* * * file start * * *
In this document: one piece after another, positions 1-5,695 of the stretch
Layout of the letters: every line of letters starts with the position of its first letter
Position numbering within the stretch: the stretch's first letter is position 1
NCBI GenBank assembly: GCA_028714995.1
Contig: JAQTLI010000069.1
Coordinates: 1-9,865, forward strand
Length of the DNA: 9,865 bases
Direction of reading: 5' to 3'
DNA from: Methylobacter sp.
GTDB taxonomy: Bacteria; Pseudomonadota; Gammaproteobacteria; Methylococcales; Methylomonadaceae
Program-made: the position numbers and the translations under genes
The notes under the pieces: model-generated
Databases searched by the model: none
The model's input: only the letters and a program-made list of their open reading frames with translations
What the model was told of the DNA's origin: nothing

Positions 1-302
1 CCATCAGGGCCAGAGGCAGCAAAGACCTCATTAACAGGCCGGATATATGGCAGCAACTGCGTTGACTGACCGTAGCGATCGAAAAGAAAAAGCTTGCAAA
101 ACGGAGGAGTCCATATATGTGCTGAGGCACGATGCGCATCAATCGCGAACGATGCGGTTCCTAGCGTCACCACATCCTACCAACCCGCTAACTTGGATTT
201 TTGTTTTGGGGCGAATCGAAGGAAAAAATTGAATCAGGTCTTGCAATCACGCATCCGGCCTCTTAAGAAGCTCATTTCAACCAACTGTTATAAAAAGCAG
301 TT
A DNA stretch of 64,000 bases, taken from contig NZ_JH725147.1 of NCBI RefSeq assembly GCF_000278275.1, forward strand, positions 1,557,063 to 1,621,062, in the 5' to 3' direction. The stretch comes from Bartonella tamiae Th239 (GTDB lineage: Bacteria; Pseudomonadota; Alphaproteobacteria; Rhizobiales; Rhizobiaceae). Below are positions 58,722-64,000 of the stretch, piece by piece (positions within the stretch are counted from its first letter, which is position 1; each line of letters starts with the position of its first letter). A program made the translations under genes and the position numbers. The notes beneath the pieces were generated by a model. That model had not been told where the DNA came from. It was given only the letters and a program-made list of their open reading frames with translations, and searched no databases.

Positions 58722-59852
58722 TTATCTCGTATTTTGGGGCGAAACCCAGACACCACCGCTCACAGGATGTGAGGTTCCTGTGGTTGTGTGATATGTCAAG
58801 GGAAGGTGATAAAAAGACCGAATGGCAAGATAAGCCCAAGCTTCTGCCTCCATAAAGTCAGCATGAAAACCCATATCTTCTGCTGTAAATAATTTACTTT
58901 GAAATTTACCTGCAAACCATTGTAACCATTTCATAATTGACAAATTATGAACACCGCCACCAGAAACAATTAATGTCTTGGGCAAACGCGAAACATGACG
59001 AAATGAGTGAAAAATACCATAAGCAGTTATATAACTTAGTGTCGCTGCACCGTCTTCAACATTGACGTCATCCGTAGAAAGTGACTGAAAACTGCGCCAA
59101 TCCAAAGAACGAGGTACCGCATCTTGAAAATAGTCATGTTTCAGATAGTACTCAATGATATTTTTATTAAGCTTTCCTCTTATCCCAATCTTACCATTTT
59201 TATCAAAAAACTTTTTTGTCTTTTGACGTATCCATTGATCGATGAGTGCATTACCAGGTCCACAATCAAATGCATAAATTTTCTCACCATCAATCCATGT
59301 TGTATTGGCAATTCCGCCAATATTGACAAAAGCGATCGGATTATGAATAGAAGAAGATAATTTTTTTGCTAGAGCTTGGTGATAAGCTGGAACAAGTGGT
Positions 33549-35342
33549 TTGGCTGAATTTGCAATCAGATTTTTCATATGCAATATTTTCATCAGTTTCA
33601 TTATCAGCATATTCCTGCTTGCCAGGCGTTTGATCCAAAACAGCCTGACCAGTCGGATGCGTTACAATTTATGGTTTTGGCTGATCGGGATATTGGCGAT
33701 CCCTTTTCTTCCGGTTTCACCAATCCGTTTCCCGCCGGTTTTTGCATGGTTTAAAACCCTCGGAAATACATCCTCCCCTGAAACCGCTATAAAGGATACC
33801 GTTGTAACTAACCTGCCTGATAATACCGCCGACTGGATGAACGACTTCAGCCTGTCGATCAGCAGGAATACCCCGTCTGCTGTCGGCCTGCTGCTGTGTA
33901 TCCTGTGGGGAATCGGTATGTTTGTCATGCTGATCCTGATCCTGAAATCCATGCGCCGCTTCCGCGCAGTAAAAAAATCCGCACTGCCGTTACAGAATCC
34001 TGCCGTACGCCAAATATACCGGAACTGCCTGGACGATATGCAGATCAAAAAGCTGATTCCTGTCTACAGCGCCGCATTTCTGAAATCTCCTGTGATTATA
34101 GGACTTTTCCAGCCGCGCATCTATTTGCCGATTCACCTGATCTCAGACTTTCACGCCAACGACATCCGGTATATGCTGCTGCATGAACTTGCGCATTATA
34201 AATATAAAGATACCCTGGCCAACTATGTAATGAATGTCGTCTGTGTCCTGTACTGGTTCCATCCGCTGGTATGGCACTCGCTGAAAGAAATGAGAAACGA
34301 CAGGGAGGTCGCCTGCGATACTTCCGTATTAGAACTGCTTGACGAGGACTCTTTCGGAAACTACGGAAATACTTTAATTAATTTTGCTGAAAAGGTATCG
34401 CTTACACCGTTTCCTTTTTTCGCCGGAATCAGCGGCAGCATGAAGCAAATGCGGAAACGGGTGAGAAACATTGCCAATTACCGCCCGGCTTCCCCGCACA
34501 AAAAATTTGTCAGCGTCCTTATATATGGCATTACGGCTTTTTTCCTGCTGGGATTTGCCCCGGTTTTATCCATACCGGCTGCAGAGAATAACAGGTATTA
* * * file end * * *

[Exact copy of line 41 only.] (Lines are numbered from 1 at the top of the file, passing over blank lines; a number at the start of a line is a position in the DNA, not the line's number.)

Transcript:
34501 AAAAATTTGTCAGCGTCCTTATATATGGCATTACGGCTTTTTTCCTGCTGGGATTTGCCCCGGTTTTATCCATACCGGCTGCAGAGAATAACAGGTATTA